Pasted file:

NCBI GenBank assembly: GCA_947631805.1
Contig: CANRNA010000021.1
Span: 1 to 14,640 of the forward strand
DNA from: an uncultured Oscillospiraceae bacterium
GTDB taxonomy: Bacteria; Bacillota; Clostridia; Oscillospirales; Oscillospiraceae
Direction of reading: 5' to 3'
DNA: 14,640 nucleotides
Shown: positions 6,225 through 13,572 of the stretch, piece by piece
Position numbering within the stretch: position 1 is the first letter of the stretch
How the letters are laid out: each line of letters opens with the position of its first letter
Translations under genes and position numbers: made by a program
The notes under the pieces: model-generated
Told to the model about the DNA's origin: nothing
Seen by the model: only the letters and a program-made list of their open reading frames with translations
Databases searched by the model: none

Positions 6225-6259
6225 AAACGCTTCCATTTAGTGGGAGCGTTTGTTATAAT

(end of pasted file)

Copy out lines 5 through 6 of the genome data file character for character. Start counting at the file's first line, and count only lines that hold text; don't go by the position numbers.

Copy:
GTDB taxonomy: Bacteria; Bacillota; Clostridia; Oscillospirales; Oscillospiraceae
Direction of reading: 5' to 3'